Located inside the moat in the northeast corner of the old city, this is the oldest wat in Chiang Mai.
Built in 1296 by King Mangrai, it originally served as home to the ruler but is now inhabited by monks.
The bot boasts classical Thai features, including huge ornately decorated teak columns supporting the roof. Although it contains an impressive Buddha image, the true 'prizes' of this wat -- two glass-enclosed Buddha statues -- are stored inside the smaller wihaan to the right. The larger of the two, Phra Sila, or Stone Buddha, is a stone bas relief imported from either India or Sri Lanka some 2,500 years ago. Its smaller counterpart, Phra Sae Tang Kamani, or Crystal Buddha, stands at a height of just 10cm and is thought to originate from Lopburi around 1,800 years ago.
The Crystal Buddha has a very interesting history and, like many of the revered statues in Thailand, has done plenty of travelling. According to legend, around 700 years after Buddha passed on, a disciple and hermit named Phra Su-Tae-Wa dreamed vividly of meeting a god who told him that the King of Lawoh needed Buddha relics for an image he was building. The hermit subsequently convinced the King to build such an image. Once it was completed, it was believed that whoever conquered its hometown should also possess the holy image.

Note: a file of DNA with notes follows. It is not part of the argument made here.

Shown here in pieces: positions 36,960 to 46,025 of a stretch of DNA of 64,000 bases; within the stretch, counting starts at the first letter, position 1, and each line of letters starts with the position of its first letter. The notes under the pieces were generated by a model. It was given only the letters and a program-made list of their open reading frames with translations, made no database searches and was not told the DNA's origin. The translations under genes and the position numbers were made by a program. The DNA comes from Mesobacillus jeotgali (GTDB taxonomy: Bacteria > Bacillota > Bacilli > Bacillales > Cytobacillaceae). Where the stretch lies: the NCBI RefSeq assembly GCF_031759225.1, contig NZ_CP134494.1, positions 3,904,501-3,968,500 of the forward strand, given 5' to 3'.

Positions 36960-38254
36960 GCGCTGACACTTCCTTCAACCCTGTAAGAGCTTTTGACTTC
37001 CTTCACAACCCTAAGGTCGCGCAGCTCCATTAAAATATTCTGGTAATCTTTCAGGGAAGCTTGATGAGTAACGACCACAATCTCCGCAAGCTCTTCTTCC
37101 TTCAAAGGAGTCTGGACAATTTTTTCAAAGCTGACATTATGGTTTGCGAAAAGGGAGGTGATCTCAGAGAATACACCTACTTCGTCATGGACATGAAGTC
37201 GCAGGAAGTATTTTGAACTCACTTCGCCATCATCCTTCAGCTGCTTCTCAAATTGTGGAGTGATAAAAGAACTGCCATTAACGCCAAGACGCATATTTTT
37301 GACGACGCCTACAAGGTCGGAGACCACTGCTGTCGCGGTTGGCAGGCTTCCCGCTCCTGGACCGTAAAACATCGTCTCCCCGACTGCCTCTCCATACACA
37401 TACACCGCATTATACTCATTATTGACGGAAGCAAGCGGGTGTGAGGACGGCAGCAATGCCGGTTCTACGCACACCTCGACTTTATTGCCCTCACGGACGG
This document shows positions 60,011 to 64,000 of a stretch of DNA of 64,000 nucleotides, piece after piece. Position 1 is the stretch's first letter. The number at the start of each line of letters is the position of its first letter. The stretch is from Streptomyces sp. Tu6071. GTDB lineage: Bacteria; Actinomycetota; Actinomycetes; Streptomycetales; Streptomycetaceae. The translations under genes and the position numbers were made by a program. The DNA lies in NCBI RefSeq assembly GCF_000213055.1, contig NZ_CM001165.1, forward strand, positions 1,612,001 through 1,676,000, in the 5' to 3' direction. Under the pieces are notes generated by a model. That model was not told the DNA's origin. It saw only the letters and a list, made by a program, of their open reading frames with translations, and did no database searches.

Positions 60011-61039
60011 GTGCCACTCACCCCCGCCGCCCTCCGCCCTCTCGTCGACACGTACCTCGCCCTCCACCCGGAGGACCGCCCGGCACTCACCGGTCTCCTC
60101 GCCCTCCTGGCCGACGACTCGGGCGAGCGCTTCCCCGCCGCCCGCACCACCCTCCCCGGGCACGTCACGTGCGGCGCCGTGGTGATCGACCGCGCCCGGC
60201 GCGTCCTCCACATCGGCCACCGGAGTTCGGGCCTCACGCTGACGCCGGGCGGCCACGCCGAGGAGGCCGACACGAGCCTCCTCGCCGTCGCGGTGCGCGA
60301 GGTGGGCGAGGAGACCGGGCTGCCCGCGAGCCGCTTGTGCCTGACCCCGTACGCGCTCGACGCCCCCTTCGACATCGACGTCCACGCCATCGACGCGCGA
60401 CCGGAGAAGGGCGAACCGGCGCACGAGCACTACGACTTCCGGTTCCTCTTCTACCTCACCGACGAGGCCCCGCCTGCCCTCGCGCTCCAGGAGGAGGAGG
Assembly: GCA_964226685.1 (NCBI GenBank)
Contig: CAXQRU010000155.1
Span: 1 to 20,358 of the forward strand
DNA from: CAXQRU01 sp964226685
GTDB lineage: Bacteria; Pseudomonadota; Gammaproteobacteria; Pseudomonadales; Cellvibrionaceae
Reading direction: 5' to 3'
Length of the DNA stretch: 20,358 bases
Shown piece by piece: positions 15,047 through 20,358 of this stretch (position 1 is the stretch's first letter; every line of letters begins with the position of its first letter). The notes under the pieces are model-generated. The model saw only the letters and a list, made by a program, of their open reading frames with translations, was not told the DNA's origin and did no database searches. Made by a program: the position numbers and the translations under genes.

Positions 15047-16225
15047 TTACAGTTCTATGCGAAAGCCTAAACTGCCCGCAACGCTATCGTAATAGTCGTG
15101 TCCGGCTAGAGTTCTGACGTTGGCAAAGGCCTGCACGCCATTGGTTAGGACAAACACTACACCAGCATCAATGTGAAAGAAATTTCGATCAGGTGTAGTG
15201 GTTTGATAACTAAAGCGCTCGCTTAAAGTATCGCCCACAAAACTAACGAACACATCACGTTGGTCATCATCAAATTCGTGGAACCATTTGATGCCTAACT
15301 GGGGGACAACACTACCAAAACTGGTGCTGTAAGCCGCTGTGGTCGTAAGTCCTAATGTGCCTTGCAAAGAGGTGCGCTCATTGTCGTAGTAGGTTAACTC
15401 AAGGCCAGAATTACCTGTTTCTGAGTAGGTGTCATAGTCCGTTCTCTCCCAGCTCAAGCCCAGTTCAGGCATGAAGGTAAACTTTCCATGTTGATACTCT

Consequently, the statue moved location on a number of occasions. It initially rested in Hariphunchai, until King Mangrai destroyed the city and installed the image in his new capital of Chiang Mai. There the statue remained for 11 generations, eventually being spirited off to Ayutthaya by a monk of dubious character. When the King of Lanna found out the statue had moved there, he encircled the city with all his military might before the recalcitrant Ayutthayans agreed to return it. During the 16th century, the King of Lan Chang -- a kingdom which now comprises part of modern day Laos -- overpowered Chiang Mai and took off with the statue. It was not until King Rama I was at war with Laos 225 years later that the statue was finally returned. Since then, it has only moved for ceremonial display during the annual Songkran festivities.
By Stuart McDonald
Last updated on 25th September, 2013.